Signing into a Cloud PC from Windows 365 Boot using a NFC capable security key

What’s up, everyone! 

Time flies when you are having fun! It’s already back in February when I wrote a post on how to use a FIDO2 security key to sign into a Cloud PC. I had great response regarding this post (thanks for that!). Since then I had a chat with my friends at Yubico and they have been awesome and provided me with a YubiKey 5C and even better, a YubiKey 5C NFC. This week I will put the 5C with NFC capabilities to good use in this post which is all about signing into a Cloud PC from a Windows 365 Boot endpoint in shared device mode. (Learn more about Windows 365 Boot Shared Device Mode here).

What if users just have to tap their NFC security key to their Windows 365 Boot endpoint, enter their personal PIN and gain access to their personal Cloud PC? Sounds too good to be true or reality? Find out all about it in this post.



Here are some prerequisites if you want to follow along:

  • A Windows 365 Boot endpoint in shared device mode.
  • An endpoint with NFC or an NFC reader. I used the ACS ACR122U model.
  • A security key with NFC capabilities. I used the YubiKey 5C NFC. (link)

Part 1: Prepare the environment

The first thing on our to do list is to make sure that FIDO2 is an allowed authentication method. Go to the Entra portal, Protection, Authentication methods. 

Bad example, right! It’s already configured in my environment. No worries, enabling it is easy to do. Click FIDO2 security key and switch the slider to Enable. By default this setting applies to all users buy you can go more granular by configuring an Entra ID group.

Th second step in our to do list is to make sure that security keys are allowed to sign in to Windows. There are two places where you validate this setting:

1: Tenant wide
2: Configuration policy

Tenant wide

From the Microsoft Intune admin center, Devices, Enrollment, Windows Hello for Business. Locate the Use security keys for sign-in setting. Make sure it’s not set to Disabled.

Configuration policy

From the Microsoft Intune admin center, Devices, Configuration and select the configuration policy that you’ve used to configure Windows Hello for Business and that targets the desired endpoints. The  following screenshot shows my demo configuration:

Make sure to Enable the Use security keys for sign-in setting and save the configuration.

We arrived at the final preparation step as we need to configure the security key for the user. You can either use Windows for this task if the user is signed into Windows. In this case, go to Settings, Account, Sign-in options, Security key

Alternatively you can use and sign in with the account where you want to add the security key. This can be done from your own device or an unmanaged device like your personal laptop. Should you use your personal laptop; do not use Edge in the inprivate mode, doing so will fail. 

Use the + Add sign-in method button in the ribbon. You can either use: 

  • USB: connect and configure your security using USB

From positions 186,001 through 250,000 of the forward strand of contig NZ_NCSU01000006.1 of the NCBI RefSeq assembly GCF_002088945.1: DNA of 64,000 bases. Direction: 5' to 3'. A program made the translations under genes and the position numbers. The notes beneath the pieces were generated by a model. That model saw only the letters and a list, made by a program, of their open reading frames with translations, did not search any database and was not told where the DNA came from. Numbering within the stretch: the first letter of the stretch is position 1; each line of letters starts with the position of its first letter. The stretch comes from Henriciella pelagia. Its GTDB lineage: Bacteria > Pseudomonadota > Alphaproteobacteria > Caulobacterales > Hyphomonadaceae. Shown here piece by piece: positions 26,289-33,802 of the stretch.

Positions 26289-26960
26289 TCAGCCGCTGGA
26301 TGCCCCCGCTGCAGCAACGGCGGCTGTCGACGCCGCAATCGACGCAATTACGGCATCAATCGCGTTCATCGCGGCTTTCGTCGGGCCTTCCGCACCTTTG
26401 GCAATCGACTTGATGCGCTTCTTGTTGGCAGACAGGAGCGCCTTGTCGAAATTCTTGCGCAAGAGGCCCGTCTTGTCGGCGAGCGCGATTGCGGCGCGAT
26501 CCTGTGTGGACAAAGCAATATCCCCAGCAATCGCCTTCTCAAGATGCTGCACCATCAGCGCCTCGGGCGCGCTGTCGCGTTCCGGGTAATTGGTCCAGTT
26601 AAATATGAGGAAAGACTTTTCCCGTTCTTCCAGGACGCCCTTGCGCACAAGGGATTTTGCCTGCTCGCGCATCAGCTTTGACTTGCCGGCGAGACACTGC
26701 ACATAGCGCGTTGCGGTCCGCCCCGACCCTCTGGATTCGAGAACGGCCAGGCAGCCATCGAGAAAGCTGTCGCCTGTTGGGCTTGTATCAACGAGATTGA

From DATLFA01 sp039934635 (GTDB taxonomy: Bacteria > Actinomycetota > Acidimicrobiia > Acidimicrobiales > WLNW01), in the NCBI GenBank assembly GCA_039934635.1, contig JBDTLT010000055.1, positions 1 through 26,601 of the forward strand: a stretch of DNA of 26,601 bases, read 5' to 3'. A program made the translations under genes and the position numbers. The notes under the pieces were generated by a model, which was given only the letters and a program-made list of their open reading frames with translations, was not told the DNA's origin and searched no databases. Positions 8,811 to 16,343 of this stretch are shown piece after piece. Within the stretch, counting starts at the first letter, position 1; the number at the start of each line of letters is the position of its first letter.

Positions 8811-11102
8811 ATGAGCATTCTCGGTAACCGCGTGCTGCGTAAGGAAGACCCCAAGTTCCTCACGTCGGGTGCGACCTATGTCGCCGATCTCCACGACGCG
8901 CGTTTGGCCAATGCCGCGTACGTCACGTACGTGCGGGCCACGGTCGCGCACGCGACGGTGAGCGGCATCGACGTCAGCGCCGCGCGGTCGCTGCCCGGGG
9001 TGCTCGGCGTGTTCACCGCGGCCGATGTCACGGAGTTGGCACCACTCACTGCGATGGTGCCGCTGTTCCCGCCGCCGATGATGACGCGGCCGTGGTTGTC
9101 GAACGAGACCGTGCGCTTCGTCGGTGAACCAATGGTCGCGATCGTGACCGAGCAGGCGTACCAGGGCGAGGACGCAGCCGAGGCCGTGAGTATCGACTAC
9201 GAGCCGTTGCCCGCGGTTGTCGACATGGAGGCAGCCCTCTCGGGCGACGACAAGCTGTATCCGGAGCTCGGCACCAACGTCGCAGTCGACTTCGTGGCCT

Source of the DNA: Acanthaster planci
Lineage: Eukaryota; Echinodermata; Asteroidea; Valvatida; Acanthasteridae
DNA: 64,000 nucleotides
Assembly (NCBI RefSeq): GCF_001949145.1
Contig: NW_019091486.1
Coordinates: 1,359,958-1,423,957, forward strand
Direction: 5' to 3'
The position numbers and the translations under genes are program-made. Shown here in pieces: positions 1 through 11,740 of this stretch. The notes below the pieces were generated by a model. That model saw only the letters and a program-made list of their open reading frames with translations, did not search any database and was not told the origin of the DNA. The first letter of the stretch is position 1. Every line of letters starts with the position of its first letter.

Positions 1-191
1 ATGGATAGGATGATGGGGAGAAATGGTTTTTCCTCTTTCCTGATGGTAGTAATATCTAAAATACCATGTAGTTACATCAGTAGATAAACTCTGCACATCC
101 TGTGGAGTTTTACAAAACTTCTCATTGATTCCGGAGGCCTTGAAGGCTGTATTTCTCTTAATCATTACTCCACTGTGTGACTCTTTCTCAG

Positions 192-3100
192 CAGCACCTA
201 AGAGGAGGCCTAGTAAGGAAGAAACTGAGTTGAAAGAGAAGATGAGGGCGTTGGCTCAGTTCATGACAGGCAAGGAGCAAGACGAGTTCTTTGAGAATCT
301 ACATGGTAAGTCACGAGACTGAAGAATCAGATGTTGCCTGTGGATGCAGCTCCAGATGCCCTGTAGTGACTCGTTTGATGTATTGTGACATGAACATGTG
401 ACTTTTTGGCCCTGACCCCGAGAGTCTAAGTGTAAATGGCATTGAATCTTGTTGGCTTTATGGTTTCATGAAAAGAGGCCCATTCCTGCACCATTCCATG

• NFC: configure the security key via NFC (Tap/PIN/Tap)

 You should end up with something like this:

We have now successfully configured the prerequisites for Entra ID, Windows Hello for Business and configured the NFC security key for the user.

Part 2: The user experience of signing in using an NFC security key

So what does the user experience look like? Users sign in using the following steps:

Let’s find out in the next video:

  1. Power up the device and wait until you see the lock screen.
  2. Tap the security key on the reader.
  3. Provide the PIN.
  4. Watch the magic happen!

Here’s a video of the user experience:

There you go! It’s as simple as that to use a Windows 365 Boot device as a shared device and have users sign in password-less using a security key with NFC.

Personal findings

I worked with FIDO2 USB security keys before, but I didn’t have experience with NFC security keys yet. And even though it seems pretty straightforward, there are a couple of things I want to share with you and perhaps save you some time. 

  1. “The tap”. The correct procedure is tap/PIN/tap. This did not work in my case. If you experience the same issue, you should replace the word “tap” with “just put your NFC key on the reader pad and do not touch it!” The more you fiddle, the more it will fight you and it will throw many unnecessary errors. Notice that I placed the security key on the NFC reader pad and just left it there until the sign-in process completed successfully. 
  2. Did I mention that you shouldn’t hold your NFC in your fingers? By holding your NFC key in your fingers, you probably will hold the key at an angle to the pad and that distance might disrupt reading the security key. 
  3. Make sure you have good hardware. Vendors like Yubico can assist you in choosing the correct security key and in case you are going for a NFC version, they can advise you if that model is tested and supported. Why a special mention for this? I did not have any issues with configuring the YubiKey or setting up Windows 365 Boot / Entra etc. I had the most issues with the reader. When I plugged it into my laptop, it didn’t connect properly. I noticed much better performance when I plugged my Microsoft Travel Hub into my laptop and connected the NFC reader into the travel hub. 
  4. Are you getting multiple questions to tap the security key to the NFC pad? You probably will find your solution in the advice above!


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